Professors of economics at the University of Chicago like being provocative. Following the tradition of Milton Friedman, they enjoy causing a stir by making crazy, freaky claims in public. So it is really no surprise to hear economist Steven Levitt of Freakonomics fame make the claim that “it doesn’t take a whole lot of smarts or a whole lot of blind faith in markets to recognize that when you don’t charge people for things (including health care), they will consume too much of it.” This is why, he suggests, a country such as the UK would benefit by replacing their silly publicly funded healthcare system with a truly free market where people would have to pay for everything — the market could then through the price mechanism work its miracles and produce a vastly superior outcome, without anyone being tempted to over-consume.
I suspect that Levitt cannot possibly believe this — at least I hope not. If he does, then he has an embarrassingly woeful knowledge of the literature in his own field, as it doesn’t take a lot of smarts to realize that this statement ought to come with about 10 pages of qualifications and conditions. For a dose of reasoned good sense on the topic, see commentary by Noah Smith, and also this excellent insight from Cameron Murray. Makes you wonder by how many decades the Freakonomics series has actually set back the public understanding of economics.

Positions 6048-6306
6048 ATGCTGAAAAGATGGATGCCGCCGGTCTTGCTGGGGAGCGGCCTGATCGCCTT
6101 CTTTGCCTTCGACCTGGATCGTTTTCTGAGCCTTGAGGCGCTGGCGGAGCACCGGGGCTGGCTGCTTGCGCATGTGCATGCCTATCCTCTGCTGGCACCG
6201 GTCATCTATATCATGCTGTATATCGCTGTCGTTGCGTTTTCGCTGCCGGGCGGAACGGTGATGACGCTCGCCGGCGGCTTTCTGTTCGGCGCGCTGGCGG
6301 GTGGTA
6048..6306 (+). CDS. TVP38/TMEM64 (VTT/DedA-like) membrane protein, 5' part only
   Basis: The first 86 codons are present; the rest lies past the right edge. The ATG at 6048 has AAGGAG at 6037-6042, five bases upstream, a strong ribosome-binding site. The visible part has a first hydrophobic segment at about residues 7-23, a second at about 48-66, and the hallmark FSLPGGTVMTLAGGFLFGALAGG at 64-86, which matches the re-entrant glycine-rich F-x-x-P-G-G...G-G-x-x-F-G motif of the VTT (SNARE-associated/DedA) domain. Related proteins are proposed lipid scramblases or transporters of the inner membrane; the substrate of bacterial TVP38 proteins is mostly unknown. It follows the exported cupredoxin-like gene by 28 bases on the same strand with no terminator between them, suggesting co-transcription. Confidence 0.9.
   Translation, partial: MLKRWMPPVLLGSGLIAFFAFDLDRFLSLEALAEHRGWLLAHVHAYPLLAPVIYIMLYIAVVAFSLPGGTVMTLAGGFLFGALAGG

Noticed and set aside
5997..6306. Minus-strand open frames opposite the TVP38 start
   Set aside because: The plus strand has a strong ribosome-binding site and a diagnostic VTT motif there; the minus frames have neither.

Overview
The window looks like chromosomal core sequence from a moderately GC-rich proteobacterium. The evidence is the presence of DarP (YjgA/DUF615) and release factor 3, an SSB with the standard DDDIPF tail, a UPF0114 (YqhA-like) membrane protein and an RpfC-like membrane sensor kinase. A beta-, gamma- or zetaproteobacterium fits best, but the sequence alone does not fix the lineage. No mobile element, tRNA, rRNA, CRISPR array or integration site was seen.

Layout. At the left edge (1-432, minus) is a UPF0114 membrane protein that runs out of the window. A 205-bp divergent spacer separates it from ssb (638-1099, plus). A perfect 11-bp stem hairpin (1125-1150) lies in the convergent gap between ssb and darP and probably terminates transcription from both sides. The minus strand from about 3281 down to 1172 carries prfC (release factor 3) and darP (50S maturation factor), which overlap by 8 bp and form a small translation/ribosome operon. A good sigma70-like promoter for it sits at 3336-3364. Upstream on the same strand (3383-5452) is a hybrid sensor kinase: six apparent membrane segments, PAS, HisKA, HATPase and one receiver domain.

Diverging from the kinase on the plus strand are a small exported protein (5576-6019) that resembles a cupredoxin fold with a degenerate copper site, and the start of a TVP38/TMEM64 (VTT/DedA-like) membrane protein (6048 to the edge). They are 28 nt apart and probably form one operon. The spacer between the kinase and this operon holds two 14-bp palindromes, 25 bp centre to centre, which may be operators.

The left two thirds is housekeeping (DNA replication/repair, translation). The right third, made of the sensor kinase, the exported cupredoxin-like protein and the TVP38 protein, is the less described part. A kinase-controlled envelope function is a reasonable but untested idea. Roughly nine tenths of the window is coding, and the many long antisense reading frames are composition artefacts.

But in the spirit of “Thinking like a Freak” — a new book pushing bold thoughts of this kind by Levitt and co-author Stephen Dubner — I thought I’d try to see if Levitt’s idea, taken seriously, might lead to something interesting. I think it does. Perhaps Levitt really is on to something freaky big and astonishingly brilliant, if we’re only brave enough to follow the logic through to its end without fear or trembling. Let’s suppose Levitt is right that “when you don’t charge people for things… they will consume too much of it,” and let’s think about the causes of climate change, as well as possible remedies. Read more at Medium.